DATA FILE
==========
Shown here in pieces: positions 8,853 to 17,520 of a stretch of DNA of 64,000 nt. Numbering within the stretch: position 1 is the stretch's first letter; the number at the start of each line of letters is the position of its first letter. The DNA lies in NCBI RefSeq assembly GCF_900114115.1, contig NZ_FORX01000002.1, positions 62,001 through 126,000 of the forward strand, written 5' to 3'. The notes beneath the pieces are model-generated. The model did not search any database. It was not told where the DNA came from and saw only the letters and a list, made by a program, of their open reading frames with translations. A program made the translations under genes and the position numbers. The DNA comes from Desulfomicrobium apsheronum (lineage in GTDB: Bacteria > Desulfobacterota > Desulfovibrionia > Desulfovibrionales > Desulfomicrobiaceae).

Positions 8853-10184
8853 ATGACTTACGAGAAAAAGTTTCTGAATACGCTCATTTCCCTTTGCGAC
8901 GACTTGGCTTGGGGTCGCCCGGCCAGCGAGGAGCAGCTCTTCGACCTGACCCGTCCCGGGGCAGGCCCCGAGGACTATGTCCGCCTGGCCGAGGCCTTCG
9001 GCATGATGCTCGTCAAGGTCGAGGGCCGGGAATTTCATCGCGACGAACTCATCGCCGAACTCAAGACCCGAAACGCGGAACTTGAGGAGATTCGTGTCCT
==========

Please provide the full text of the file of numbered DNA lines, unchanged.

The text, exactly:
Shown here in pieces: positions 8,853 to 17,520 of a stretch of DNA of 64,000 nt. Numbering within the stretch: position 1 is the stretch's first letter; the number at the start of each line of letters is the position of its first letter. The DNA lies in NCBI RefSeq assembly GCF_900114115.1, contig NZ_FORX01000002.1, positions 62,001 through 126,000 of the forward strand, written 5' to 3'. The notes beneath the pieces are model-generated. The model did not search any database. It was not told where the DNA came from and saw only the letters and a list, made by a program, of their open reading frames with translations. A program made the translations under genes and the position numbers. The DNA comes from Desulfomicrobium apsheronum (lineage in GTDB: Bacteria > Desulfobacterota > Desulfovibrionia > Desulfovibrionales > Desulfomicrobiaceae).

Positions 8853-10184
8853 ATGACTTACGAGAAAAAGTTTCTGAATACGCTCATTTCCCTTTGCGAC
8901 GACTTGGCTTGGGGTCGCCCGGCCAGCGAGGAGCAGCTCTTCGACCTGACCCGTCCCGGGGCAGGCCCCGAGGACTATGTCCGCCTGGCCGAGGCCTTCG
9001 GCATGATGCTCGTCAAGGTCGAGGGCCGGGAATTTCATCGCGACGAACTCATCGCCGAACTCAAGACCCGAAACGCGGAACTTGAGGAGATTCGTGTCCT